User object 34 is coupled to mech~nicm 240 and is ~.crt;l~bly an interface object for a user S to grasp or otherwise manipulate in three ~limPnsjonal (3D) space. User object 34 may be moved in both (or all three or four) degrees of freedom provided by gimbal mPGh~nism 240 and linear axis member 250. As object 34 is moved about axis A, floating axis D varies its position, and as object 34 is moved about axis B, floating axis E varies its position.
The ~l~re~ d embodiment for gimbal mPch~nism 240 is for a joystick user object that can 0 be moved in two rotary degrees of freedom about axes A/E and B/D. For example, linear axis member 250 can be replaced by a joystick handle that is rigidly coupled to central member 248b.
Another preferred embodiment includes a third degree of freedom in which the joystick handle can rotate or "spin" about axis C. These embo~ Ls, are most ~ ,iate for video games and certain virtual reality type applications such as controlling a vehicle, first person point of view, etc.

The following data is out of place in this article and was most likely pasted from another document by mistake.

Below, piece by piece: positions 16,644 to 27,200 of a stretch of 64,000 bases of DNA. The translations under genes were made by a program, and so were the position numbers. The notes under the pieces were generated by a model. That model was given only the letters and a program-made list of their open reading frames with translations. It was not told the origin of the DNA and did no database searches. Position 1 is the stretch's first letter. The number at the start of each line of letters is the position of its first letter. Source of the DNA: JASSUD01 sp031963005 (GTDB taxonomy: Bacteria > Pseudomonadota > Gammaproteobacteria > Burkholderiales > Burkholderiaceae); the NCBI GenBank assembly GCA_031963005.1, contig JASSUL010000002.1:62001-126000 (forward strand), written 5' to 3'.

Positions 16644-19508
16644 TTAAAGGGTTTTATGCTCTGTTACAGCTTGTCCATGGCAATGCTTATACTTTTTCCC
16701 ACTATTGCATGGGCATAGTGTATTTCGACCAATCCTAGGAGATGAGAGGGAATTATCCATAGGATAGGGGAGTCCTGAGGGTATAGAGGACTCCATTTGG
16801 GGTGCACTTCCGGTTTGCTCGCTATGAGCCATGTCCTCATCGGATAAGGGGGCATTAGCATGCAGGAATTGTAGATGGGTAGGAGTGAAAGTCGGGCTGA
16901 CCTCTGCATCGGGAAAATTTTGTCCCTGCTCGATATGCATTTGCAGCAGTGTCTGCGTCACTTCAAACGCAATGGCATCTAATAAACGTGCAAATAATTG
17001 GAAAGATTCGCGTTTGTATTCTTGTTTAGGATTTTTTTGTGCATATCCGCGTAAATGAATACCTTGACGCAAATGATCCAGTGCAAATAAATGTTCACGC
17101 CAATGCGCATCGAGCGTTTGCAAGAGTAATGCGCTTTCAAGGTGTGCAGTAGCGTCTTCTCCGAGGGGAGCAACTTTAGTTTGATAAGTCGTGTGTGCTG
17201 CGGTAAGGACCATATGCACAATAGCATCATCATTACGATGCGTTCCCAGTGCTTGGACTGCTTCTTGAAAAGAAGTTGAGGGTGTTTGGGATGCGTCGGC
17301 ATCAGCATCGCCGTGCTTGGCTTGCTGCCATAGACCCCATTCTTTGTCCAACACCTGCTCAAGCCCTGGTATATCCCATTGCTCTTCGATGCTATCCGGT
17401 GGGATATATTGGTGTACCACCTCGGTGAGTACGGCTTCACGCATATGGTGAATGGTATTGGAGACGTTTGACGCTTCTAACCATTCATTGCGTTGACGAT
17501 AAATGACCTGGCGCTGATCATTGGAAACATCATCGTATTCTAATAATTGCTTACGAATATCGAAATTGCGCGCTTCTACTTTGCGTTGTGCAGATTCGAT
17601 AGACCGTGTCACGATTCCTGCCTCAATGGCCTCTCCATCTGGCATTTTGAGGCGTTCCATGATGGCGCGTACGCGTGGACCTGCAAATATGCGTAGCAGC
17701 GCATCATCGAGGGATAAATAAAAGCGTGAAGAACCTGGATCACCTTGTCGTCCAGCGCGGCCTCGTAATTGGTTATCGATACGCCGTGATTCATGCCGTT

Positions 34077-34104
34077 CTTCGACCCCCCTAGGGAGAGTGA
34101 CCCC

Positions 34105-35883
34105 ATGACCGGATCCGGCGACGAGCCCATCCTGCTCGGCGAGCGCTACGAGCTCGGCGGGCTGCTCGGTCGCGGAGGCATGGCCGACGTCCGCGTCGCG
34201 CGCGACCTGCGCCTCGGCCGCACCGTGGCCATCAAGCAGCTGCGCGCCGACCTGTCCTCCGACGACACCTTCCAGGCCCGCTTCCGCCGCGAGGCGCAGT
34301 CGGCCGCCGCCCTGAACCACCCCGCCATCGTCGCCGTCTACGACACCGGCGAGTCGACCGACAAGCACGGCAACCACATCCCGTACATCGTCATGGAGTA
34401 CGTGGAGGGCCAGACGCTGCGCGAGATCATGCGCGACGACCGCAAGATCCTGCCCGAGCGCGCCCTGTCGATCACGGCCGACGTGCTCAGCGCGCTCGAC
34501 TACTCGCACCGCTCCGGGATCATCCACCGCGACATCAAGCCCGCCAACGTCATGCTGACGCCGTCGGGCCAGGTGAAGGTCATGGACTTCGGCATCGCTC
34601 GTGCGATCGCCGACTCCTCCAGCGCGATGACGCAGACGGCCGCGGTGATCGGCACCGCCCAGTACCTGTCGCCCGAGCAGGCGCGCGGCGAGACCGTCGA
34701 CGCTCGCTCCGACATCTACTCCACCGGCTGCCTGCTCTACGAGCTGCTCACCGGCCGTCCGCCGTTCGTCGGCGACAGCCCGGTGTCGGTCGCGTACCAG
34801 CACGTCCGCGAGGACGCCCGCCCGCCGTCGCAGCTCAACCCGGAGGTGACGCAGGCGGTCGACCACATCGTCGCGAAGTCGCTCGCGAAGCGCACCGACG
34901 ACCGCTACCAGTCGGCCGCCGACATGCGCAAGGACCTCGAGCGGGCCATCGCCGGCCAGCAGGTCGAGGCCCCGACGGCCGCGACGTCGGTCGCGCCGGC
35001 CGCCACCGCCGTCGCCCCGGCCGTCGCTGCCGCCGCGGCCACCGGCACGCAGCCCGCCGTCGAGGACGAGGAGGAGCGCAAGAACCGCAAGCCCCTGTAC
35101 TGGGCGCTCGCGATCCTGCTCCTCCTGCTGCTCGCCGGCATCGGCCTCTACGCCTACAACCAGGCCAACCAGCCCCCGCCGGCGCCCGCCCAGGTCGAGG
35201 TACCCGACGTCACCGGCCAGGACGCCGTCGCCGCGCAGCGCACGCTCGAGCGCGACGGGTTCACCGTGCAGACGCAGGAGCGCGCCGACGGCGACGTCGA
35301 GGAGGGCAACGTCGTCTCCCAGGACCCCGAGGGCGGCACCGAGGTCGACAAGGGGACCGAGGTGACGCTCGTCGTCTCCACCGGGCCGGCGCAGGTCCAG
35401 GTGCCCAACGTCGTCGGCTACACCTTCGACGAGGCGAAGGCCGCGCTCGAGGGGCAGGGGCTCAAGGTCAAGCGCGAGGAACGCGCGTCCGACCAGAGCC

15 Other embodiments include medical simulation and operation, for which the four degrees of freedom described above are more aL3pl0~liate.
FIGURE 9 is a schematic diagram of circuit 260 for a touch plate safety switch 262 of the present invention. Like the optical and contact safety switches described with reference to Figure 2, the touch plate safety switch is flPci~ne~l to be contacted by a user while the interface device is in 20 use. When the user does not contact the safety switch, the actuators 30 of the interface device are deactivated and pose no hazard to the user.